Surgical “souvenirs” continue to be a problem for California hospitals, according to public health reports
The Los Angeles Times reports that surgical “souvenirs” – a phenomenon that occurs when a surgeon negligently leaves a piece of medical equipment inside of a patient’s body – continue to be a widespread problem, despite new laws which fine hospitals for such errors.
According to a report released by the state’s Department of Public Health, more than 850 such incidents have been reported in the state of California over the past five years. While surgical sponges are the items most commonly left behind, there have been reports of needles, gauze and other objects as well.
In order to combat this distressingly persistent problem, many hospitals are considering mandating a “group approach” to keeping track of surgical equipment, making the entire surgical team – not just the doctor in charge – responsible for counting sponges, needles and other items both before and after the surgery. Some have proposed computer-based scanning systems that would allow doctors to scan a patient’s body to detect items. Meanwhile, public health officials have suggested new regulations that would allow hospitals to be fined for surgical errors even when they don’t cause serious harm to the patients.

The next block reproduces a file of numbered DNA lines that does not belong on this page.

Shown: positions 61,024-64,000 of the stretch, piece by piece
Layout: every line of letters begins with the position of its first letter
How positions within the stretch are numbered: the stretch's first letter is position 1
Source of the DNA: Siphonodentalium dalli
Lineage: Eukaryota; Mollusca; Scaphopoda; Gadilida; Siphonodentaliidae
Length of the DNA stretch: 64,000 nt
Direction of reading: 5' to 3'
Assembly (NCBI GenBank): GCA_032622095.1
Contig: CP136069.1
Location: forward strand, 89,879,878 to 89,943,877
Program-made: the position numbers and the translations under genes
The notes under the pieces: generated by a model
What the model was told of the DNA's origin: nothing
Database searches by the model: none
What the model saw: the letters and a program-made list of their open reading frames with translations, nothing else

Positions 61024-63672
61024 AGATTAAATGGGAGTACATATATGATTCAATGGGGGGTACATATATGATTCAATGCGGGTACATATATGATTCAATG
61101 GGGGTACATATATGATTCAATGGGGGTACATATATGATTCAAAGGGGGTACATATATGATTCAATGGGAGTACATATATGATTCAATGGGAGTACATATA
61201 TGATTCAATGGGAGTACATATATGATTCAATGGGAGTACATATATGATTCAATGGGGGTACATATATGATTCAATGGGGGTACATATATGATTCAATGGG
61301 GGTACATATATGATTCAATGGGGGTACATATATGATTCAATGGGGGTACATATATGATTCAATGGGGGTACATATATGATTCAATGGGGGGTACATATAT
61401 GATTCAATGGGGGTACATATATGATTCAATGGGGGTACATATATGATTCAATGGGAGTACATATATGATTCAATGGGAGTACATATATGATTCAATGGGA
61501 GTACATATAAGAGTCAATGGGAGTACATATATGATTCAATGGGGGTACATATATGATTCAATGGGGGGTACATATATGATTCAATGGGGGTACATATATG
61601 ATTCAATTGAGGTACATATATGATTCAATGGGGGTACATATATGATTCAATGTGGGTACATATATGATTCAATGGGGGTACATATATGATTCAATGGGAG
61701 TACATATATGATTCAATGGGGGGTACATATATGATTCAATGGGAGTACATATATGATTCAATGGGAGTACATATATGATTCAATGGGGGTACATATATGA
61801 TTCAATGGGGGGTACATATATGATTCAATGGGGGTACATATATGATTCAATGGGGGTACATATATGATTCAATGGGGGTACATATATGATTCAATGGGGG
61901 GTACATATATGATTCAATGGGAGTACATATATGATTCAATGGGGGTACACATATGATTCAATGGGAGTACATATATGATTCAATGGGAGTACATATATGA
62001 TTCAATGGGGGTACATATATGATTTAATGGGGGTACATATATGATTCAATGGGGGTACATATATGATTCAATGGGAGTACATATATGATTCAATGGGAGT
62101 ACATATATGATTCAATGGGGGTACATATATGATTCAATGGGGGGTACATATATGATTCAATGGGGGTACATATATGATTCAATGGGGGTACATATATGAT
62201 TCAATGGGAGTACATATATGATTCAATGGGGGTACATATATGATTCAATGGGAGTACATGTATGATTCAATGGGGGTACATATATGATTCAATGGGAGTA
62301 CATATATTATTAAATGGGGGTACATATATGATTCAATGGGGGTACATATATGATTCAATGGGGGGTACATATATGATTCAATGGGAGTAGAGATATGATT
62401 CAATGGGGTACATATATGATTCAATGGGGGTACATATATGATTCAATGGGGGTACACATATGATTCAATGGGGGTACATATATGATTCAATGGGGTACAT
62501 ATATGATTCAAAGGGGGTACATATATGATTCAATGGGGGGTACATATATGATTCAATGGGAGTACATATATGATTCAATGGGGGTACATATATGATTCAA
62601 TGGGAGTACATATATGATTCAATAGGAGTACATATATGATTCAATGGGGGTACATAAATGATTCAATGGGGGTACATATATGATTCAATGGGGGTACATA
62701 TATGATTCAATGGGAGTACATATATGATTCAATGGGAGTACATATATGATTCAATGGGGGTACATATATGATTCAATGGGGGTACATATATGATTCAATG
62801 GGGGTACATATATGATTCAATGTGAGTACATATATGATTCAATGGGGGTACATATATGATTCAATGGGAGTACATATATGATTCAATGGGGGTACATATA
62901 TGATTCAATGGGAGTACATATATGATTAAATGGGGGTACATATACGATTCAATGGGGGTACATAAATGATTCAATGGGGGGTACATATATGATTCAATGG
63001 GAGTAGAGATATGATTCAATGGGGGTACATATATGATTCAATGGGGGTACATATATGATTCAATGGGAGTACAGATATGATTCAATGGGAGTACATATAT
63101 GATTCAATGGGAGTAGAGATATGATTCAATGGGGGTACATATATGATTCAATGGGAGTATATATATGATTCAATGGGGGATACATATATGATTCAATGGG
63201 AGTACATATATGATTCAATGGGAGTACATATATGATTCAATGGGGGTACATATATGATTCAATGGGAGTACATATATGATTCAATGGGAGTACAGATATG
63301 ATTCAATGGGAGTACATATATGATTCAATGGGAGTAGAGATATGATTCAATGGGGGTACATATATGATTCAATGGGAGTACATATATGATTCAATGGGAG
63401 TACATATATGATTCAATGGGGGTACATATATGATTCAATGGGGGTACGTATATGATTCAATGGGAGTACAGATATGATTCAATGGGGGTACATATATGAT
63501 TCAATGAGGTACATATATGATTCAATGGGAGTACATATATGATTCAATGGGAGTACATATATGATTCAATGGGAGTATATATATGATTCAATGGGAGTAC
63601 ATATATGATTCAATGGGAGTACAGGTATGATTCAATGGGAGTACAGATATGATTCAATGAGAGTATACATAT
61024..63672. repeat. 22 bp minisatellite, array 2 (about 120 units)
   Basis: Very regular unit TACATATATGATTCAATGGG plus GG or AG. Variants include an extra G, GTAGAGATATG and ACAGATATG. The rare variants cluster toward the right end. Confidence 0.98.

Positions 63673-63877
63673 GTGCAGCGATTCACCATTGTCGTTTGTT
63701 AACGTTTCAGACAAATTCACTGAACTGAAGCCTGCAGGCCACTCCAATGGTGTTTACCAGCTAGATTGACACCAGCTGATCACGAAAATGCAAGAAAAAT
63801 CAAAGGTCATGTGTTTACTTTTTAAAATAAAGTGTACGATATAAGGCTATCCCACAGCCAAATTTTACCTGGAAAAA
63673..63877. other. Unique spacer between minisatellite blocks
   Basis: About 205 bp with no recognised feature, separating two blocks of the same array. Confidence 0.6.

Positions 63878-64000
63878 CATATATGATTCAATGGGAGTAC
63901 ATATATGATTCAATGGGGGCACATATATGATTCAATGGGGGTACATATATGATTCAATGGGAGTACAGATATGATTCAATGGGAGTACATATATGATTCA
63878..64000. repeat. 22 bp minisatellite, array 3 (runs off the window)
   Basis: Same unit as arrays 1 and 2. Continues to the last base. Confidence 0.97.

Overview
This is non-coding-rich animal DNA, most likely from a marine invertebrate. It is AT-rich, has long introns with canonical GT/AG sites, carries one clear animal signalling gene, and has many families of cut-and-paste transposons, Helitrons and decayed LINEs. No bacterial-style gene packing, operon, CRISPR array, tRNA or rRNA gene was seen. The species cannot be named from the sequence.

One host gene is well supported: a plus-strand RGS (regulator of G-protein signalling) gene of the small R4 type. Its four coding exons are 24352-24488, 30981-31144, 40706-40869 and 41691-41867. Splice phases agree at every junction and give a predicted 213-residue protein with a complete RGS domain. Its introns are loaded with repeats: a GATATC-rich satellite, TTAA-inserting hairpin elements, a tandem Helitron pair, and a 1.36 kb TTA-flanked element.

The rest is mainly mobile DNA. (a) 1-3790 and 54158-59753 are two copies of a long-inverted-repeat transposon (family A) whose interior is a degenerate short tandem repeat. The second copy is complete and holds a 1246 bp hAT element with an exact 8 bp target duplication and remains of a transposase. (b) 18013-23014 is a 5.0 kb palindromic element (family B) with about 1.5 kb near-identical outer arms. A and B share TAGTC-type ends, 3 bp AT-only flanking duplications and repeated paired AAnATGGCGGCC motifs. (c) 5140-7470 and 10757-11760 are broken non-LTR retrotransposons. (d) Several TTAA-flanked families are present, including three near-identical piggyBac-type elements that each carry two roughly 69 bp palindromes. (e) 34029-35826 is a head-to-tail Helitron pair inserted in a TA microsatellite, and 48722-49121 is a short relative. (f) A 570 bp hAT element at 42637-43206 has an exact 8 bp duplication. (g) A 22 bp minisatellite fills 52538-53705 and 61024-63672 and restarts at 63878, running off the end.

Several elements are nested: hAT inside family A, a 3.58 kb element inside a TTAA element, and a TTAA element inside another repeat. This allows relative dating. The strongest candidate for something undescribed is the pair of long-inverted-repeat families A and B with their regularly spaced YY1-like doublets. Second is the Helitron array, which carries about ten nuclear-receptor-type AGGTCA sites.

If you or a loved one has been a victim of a surgical “souvenir,” visit the Hodes Milman Liebeck website at hmlm.com to find an experienced medical malpractice attorney.